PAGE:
Irish Water to become stand-alone national utility
Irish Water is to be separated from its parent company Ervia and established as a single national utility to operate the state’s water services.
These proposals have been backed by the Irish cabinet and will come into effect by 2023. Under this new arrangement Irish Water will become solely responsible for the production, distribution and monitoring of drinking water and for the provision of public wastewater services.
Currently the utility has so-called service level agreements (SLAs) with local authorities to operate such services on its behalf. That regime will come to an end in 2021.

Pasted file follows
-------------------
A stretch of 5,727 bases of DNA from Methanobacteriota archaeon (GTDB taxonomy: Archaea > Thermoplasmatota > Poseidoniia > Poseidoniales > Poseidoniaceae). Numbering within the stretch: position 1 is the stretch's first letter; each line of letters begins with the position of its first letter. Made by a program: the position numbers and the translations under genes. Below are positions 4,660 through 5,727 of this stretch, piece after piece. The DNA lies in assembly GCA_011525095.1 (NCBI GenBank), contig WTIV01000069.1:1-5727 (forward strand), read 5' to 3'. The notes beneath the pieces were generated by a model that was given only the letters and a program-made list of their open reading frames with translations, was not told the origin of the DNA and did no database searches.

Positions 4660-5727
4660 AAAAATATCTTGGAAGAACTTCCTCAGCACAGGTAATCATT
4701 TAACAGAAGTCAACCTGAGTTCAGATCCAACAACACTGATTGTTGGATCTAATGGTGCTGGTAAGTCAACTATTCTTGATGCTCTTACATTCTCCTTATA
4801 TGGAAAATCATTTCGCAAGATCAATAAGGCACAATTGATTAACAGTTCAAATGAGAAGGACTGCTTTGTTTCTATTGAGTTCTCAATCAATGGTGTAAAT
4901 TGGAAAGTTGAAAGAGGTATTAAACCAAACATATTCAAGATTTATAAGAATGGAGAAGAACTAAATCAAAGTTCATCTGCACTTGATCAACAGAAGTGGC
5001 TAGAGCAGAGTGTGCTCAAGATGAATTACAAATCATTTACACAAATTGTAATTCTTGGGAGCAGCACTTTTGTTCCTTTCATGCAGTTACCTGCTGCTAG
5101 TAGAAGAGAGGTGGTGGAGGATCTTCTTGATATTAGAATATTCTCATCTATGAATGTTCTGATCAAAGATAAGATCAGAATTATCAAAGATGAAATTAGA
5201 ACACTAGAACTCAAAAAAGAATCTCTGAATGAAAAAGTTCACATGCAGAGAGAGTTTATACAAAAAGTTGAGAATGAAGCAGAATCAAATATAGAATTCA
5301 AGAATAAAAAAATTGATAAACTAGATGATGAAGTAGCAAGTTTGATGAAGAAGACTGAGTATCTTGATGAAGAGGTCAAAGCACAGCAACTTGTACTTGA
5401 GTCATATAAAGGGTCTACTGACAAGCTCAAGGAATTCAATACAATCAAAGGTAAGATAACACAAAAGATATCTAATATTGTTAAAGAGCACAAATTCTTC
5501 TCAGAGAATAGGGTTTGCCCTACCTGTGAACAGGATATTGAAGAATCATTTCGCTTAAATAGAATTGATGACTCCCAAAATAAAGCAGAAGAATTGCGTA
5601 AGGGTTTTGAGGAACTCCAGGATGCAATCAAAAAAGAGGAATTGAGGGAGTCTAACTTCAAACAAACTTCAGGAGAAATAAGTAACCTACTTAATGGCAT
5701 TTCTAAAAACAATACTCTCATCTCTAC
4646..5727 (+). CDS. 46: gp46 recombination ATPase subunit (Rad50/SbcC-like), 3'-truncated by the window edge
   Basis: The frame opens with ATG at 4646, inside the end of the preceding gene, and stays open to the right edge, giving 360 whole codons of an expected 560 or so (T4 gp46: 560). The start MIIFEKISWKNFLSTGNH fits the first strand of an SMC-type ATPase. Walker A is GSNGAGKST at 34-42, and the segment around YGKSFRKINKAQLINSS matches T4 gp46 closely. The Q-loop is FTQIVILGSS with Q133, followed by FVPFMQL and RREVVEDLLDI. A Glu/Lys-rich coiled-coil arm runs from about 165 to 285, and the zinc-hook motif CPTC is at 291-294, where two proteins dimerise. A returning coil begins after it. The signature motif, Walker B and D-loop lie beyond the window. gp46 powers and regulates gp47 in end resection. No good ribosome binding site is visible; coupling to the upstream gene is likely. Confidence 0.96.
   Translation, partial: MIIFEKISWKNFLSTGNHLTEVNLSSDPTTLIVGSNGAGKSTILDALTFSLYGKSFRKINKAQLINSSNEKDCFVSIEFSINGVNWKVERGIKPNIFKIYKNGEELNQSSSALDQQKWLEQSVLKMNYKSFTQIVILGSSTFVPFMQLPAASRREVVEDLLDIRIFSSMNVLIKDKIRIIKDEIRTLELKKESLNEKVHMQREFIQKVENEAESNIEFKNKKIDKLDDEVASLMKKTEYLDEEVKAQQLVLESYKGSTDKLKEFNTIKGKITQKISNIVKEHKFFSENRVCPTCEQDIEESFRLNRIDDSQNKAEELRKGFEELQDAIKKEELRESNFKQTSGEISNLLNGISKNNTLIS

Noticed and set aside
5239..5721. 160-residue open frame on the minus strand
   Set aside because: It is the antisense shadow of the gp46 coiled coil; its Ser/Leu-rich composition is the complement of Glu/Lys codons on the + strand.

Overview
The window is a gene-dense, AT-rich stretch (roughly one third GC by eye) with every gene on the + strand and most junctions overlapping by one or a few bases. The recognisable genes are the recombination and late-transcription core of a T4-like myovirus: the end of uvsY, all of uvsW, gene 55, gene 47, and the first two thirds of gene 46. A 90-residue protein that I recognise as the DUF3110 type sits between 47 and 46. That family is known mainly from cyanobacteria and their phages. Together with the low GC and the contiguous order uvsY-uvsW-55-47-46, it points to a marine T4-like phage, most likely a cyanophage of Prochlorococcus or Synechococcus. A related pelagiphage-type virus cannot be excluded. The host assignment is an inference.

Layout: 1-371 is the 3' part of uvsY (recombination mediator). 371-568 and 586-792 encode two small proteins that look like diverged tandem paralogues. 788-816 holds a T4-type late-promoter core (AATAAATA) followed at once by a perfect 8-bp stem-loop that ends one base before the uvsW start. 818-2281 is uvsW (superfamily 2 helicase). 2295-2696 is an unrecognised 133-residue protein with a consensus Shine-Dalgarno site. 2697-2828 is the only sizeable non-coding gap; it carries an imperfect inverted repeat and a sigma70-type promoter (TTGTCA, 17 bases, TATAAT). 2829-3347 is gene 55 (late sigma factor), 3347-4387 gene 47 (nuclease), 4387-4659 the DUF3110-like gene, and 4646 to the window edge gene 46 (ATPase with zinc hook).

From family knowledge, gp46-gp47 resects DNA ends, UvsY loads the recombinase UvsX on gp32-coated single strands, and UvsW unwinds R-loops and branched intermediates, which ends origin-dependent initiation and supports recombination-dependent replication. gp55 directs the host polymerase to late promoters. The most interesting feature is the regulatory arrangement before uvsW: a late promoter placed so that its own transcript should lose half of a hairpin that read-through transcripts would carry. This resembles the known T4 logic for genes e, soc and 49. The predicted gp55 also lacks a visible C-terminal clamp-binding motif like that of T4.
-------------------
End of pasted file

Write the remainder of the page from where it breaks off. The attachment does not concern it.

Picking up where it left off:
Government spokespersons have insisted that Irish Water was always a standalone entity within the Ervia group.
They have briefed journalists that now domestic water charges have been abolished and with new oversight measures exercised by the Comptroller and Auditor General the time was ripe for “separating the water company out of Ervia entirely”.
Some estimates suggest that ending the SLAs early could mean savings of around of €70 million per year.
Meanwhile Eoghan Murphy, the minister responsible for the water industry, has confirmed he has received advice from the Attorney General Séamus Woulfe on potential wording for a referendum on enshrining public ownership of water services in the Constitution.